3 large leeks, white part only, split in half lengthwise, rinsed of any residual sand and then sliced across the stems into small pieces. You should wind up with about two loosely packed cups of leek bits
3 cups of good, low-salt chicken or vegetable stock
2 sprigs fresh thyme, 2 bay leaves and a few springs of Italian parsley (make a bouquet garni by choosing one of the longest green leaves from the leek, wrapping it around the herbs and tying with kitchen string to make a tidy little packet that will be easy to fish out when the soup is done)
3-4 potatoes, peeled and cut into large dice. I used red potatoes, but any variety that doesn’t turn to mush when simmered would be fine.
1/2 tsp whole black peppercorns OR 1/4 tsp ground pepper (if you don’t like stumbling across peppercorns in your soup)
salt and pepper to taste
1/4 cup heavy cream (omit for a vegan version)
Minced Italian parsley, for garnish


Heat the bacon a heavy-bottomed stock pan until most of the fat is rendered out; add garlic and stir until it softens (reduce heat if necessary to keep garlic from scorching).

Add leeks and stir to coat well with fat, then continue cooking, stirring occasionally until the leeks begin to soften.

Add stock, herb bundle, potatoes and peppercorns; bring to a simmer and continue cooking until potatoes are tender, approx. 30 minutes. Remove herb bundle and discard.

At this point, if you want a thicker soup, ladle 1/3 to 1/2 of it into a separate container and use a wand blender to puree it, then return the puree to the pot. If you don’t want any chunks at all, just blend directly in the pot until it’s all pureed.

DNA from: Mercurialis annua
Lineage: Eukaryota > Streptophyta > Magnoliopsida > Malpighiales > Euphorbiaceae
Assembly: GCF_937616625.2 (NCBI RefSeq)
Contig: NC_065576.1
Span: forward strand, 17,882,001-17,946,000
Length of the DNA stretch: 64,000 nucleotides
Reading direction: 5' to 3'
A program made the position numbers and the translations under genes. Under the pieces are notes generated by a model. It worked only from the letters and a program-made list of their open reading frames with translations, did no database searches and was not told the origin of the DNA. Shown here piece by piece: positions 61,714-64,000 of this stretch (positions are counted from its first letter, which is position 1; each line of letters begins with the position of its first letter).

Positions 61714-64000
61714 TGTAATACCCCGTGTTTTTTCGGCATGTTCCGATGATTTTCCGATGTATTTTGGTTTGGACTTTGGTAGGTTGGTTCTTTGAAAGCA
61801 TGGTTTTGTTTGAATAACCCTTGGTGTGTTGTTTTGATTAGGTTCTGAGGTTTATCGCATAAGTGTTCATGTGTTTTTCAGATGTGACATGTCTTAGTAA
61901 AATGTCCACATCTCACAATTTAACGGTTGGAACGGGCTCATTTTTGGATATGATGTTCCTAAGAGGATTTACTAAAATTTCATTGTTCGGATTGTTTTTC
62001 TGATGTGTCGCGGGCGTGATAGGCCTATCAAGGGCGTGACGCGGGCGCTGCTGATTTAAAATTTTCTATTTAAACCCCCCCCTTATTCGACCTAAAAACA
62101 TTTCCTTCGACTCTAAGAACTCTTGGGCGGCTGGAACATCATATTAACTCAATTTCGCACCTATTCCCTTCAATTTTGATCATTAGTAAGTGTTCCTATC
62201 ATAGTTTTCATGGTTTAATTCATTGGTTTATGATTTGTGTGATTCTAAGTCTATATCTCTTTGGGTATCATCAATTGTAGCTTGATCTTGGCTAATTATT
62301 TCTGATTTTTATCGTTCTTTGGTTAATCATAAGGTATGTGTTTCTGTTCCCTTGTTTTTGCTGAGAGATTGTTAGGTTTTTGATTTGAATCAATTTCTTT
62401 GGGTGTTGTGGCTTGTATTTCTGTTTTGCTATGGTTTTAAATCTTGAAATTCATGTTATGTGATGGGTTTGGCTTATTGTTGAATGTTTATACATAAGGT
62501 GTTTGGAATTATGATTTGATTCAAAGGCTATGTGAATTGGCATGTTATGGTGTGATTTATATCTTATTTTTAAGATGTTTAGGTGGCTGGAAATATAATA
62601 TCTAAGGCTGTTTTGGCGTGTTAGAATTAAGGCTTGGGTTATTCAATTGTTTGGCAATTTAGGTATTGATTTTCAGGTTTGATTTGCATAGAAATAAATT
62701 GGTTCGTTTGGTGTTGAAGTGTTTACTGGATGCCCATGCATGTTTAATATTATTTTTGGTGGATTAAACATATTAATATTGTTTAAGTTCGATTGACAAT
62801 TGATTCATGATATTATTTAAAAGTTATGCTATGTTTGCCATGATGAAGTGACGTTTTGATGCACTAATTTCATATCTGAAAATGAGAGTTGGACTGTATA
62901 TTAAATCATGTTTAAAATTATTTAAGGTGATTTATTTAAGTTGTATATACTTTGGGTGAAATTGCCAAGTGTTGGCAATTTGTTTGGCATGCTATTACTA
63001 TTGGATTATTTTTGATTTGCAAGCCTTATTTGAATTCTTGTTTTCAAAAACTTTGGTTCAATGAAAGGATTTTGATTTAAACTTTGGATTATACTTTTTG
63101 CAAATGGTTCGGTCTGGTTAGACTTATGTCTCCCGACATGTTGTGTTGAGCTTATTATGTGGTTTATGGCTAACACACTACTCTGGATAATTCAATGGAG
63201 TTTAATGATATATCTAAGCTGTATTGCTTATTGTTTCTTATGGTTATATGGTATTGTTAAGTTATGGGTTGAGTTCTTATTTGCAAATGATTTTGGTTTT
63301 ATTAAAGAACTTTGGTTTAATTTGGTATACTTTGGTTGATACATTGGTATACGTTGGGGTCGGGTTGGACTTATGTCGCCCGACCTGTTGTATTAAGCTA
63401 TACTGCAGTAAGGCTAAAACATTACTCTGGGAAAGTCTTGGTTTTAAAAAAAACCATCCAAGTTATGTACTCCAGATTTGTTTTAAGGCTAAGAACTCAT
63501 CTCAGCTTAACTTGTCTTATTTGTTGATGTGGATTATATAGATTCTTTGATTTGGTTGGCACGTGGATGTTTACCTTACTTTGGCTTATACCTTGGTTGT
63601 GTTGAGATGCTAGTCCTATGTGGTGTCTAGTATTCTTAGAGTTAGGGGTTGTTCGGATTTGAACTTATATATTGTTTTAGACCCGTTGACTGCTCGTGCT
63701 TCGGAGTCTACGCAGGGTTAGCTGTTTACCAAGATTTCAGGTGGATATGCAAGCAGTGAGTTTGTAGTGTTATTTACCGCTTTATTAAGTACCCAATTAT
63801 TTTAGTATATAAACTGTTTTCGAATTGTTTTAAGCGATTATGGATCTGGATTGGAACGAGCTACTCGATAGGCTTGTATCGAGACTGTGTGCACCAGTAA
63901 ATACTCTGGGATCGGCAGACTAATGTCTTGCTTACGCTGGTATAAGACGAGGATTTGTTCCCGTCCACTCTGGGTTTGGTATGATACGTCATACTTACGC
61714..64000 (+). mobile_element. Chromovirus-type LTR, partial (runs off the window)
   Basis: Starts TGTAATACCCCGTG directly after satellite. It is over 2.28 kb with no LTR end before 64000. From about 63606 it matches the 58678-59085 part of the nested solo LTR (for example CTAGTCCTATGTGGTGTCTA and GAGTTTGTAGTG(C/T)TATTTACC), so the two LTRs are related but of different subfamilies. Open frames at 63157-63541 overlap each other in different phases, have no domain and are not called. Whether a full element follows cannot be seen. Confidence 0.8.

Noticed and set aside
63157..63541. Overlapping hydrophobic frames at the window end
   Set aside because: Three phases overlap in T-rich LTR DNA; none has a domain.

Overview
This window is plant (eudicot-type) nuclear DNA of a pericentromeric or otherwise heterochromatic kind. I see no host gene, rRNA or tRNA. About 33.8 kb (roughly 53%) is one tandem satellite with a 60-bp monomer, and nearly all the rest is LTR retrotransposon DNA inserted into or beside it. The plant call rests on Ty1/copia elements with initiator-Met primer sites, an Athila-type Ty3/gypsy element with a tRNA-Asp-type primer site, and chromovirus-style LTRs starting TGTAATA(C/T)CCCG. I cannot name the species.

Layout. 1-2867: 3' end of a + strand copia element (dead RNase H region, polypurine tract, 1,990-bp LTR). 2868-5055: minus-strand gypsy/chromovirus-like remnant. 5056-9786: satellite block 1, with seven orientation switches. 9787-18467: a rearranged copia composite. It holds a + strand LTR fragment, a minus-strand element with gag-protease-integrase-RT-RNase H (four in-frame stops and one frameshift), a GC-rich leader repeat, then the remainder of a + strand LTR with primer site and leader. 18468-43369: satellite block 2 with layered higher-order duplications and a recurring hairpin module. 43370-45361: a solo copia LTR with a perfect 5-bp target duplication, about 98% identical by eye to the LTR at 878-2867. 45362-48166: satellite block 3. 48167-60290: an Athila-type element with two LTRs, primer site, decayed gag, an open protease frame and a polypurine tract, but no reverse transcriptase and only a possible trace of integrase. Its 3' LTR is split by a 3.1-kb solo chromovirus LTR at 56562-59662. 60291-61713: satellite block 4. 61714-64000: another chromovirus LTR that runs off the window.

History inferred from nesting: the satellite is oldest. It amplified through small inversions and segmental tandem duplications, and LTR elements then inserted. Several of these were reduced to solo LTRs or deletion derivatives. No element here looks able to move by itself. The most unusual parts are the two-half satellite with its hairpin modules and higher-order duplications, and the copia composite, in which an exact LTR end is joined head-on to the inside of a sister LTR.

Taste; correct seasoning. Stir cream into the soup if you want a rich, silky finish, or not if you don’t want the dairy. It’ll still be delicious. Sprinkle with parsley and serve.
Makes about 6 cups of soup, so if you don’t have a big family, I hope you like leftovers as much as I do.

I like my soup with buttered saltines, but homemade bread or a good salad would be nice, too.

November 18, 2007 at 6:52 pm Leave a comment

Autumn harvest: Pumpkin soups

I’m not that fond of pumpkin pie. I mean, I love pie, but presented with a table full of pies, I’ll reach for apple or pecan or even mincemeat else before I bother with pumpkin.

Sugar pumpkins

I think it’s partly that I don’t have much of a sweet tooth (Salt tooth? Fat tooth? Tooth for sour-or-bitter? Hell, yeah), particularly when it comes to sweetened vegetables, and I consider pumpkin to be a veg, not a dessert. I can be dogmatic that way, sometimes.

But come fall, these cute little sugar pumpkins start showing up at the market, and it would be a shame to waste their tender flesh and tasty seeds on jack-o-lanterns. So I’ve been developing a repertory of savory pumpkin dishes with just these babies in mind.

Pumpkins, even small, thin-skinned pumpkins like these, can be a handful to prep; I’ve had a basketball-sized pumpkin I was attempting to pare escape my grasp, roll off the counter and smash to the floor, and even halved, it’s hard to peel.

For most recipes, I take the easy route, cutting the gourd in half with my biggest chef’s knife, using a big metal spoon to scoop out the stringy innards and seeds*, oiling the cut edges and setting them face down on a cookie sheet. Roast for 45 minutes to an hour in a 350°F oven, until the flesh is tender enough to pierce with a fork, let it cool enough to handle, peel off the rind and you’re good to go.